As the Cardinals and Astros began their charges this week, it was clear that each team fears that if Cincinnati gets enough momentum, with their positional talent and bullpen that they must be taken seriously. Especially if the starting pitching falls in place.

In reality, the Reds' starting pitching had a 26-16 record with a 3.28 ERA after Saturday. Chris Reitsma (2.85 ERA) has allowed two or fewer runs in five of his eight starts, and seems to be blossoming. Elmer Dessens (2.45 ERA) has also been solid. Joey Hamilton looked like the '97 Hamilton and will be back soon. Jose Rijo is also 4-1.

As Bowden gets his other pitchers back off rehab, he has the ability to make a trade. If he can convince ownership to take on a contract or two and write it off as part of moving into the new ballpark, he has positional depth to trade. With a good young catcher in Dane Sardinha (currently playing at Double-A Chattanooga), Bowden can trade a good major-league catcher (Corky Miller or Jason LaRue), a producing outfielder (Juan Encarnacion) and a top minor-league hitter (first baseman Ben Broussard, compared by hitting coach Mike Easler to Jim Edmonds), as well as a reliever. And every one is a low-salaried player.

Oh, so sorry: The labor front and Canseco
"What kills a skunk is the publicity it gives itself."
-- Abraham Lincoln

Skunkism I. Baseball continues to be the only entertainment industry where those that run the business continually tell their consumers how bad their product is. So it is since the owners, two days after an unforgettable World Series, chose to try to contract two teams and run their business into the ground. It is amazing as they set up a labor stance that failed in 1994 -- unless many owners consider it a victory that they shut down the World Series -- and have spent seven months trying to vilify the product they theoretically are marketing. As both sides essentially bargain in bad faith, the owners simple strategy is to get to an impasse and implement, daring the players to strike, knowing that since the players would have no choice but to prepare for that strike.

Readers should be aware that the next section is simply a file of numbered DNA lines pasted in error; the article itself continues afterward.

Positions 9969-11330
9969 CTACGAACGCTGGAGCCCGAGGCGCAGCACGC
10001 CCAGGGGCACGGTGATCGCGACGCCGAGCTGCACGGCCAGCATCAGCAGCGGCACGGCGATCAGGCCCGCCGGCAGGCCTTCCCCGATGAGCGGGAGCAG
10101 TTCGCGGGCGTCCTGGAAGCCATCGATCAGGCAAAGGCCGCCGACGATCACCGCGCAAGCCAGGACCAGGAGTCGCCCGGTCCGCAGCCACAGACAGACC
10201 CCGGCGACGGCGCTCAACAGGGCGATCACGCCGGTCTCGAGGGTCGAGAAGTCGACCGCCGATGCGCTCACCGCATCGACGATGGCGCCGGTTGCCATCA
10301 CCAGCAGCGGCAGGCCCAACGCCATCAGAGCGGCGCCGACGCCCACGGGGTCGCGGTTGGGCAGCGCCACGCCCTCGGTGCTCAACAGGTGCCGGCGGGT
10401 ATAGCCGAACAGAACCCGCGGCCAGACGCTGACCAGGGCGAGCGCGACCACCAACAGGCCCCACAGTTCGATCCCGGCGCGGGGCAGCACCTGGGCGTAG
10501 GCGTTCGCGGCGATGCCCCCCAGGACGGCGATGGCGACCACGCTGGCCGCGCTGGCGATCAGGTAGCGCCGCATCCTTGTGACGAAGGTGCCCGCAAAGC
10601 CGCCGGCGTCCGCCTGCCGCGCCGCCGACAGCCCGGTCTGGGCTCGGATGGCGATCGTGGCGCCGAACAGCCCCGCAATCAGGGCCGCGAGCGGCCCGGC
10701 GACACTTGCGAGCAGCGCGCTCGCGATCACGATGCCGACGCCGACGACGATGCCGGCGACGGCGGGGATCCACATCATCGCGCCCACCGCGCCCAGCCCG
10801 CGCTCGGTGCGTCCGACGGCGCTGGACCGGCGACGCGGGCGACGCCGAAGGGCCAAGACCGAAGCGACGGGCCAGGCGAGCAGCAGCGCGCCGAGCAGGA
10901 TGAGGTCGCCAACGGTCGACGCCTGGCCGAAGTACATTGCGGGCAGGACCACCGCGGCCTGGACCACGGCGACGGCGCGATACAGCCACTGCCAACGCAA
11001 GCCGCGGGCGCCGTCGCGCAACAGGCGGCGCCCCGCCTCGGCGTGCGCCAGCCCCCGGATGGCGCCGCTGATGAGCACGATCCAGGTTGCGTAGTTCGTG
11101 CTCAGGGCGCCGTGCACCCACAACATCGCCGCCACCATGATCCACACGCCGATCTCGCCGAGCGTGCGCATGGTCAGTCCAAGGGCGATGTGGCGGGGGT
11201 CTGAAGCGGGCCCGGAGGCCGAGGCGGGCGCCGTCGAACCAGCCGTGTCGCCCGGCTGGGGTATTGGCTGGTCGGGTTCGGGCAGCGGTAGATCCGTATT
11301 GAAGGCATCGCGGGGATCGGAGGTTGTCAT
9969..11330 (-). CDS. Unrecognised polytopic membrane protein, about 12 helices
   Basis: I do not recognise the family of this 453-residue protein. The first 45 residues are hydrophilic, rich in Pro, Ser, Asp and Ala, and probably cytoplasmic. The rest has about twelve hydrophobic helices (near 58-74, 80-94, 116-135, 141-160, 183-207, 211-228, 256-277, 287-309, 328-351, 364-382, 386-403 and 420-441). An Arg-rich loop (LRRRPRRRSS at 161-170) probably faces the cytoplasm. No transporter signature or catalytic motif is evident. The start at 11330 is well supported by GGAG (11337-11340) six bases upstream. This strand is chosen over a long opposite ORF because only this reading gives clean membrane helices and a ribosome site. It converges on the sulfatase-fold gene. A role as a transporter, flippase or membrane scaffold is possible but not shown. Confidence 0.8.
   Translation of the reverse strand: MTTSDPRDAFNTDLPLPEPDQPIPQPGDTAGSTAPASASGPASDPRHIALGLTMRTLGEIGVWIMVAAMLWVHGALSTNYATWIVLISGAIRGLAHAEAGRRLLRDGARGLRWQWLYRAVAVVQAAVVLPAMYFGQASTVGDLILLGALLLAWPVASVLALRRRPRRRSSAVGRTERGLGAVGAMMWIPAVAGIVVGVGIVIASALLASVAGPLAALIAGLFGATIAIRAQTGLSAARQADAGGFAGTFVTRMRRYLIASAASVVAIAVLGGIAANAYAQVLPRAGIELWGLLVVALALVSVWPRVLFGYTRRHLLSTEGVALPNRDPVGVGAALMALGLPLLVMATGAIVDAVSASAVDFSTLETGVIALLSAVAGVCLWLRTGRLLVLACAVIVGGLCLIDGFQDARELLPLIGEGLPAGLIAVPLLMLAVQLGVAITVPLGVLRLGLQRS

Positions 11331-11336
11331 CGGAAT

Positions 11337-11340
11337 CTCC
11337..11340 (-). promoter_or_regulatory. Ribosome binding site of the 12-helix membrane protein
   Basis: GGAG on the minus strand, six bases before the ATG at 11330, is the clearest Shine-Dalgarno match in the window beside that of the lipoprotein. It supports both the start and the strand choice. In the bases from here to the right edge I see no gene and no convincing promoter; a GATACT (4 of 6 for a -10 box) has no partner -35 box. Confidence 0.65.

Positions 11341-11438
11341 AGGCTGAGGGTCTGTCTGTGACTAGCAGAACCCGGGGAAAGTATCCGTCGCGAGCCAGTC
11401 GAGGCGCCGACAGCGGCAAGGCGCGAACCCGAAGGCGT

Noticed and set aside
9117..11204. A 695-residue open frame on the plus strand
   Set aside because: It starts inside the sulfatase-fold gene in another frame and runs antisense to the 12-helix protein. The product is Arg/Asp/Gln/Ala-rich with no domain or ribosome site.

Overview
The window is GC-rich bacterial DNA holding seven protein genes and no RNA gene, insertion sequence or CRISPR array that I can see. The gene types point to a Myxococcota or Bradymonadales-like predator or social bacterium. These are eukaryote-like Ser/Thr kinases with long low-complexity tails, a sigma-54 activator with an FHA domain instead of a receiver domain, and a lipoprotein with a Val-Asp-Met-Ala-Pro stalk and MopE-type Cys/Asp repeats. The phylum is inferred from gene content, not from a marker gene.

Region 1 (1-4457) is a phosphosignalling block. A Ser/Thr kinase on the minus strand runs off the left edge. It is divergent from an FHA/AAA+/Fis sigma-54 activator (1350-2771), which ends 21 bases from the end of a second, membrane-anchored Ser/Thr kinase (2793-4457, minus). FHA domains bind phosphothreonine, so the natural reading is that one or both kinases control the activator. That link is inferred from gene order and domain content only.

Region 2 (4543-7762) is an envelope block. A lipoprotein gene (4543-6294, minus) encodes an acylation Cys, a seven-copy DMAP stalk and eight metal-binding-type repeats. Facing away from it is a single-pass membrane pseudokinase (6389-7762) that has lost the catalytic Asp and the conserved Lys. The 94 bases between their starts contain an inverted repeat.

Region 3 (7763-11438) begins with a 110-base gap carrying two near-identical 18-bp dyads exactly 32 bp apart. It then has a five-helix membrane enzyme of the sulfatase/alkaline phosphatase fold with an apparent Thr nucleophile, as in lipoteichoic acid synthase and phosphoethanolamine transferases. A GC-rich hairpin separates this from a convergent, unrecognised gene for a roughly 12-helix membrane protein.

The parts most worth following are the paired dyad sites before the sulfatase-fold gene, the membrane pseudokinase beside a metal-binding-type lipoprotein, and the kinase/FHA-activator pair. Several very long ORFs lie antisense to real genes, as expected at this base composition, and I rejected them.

That now has happened. It was unwise for the Players Association leaders to put the players back in the public fire by announcing their strike preparations. They should be working harder to make the consumers understand that the players are asking for nothing, this is one of the few unions that does not demand scheduled pay raises and allows laborers to be fired and asked only for a free market (albeit one fueled by the articificial market steering of arbitration).

Skunkism II. Jose Canseco. Blackballed? Give us a break. A tell-all book? Fine, his steroid claims further discount his 462 career home runs, which given the era translates to about 350 for those who came up in the early 1970s.

Canseco led the AL in at least one category four times. He knocked in more than 95 runs once after 1992, inexcusable for a run-producing player who'd let himself get out of baseball shape so badly that he could only DH. Compare him to Dwight Evans, who won nine Gold Gloves, who given the larger ballparks, smaller bodies and for several seasons in the '70s played with the cowhide experiment that led to so many balls falling apart and softening, and the 462/385 home run difference is no difference at all.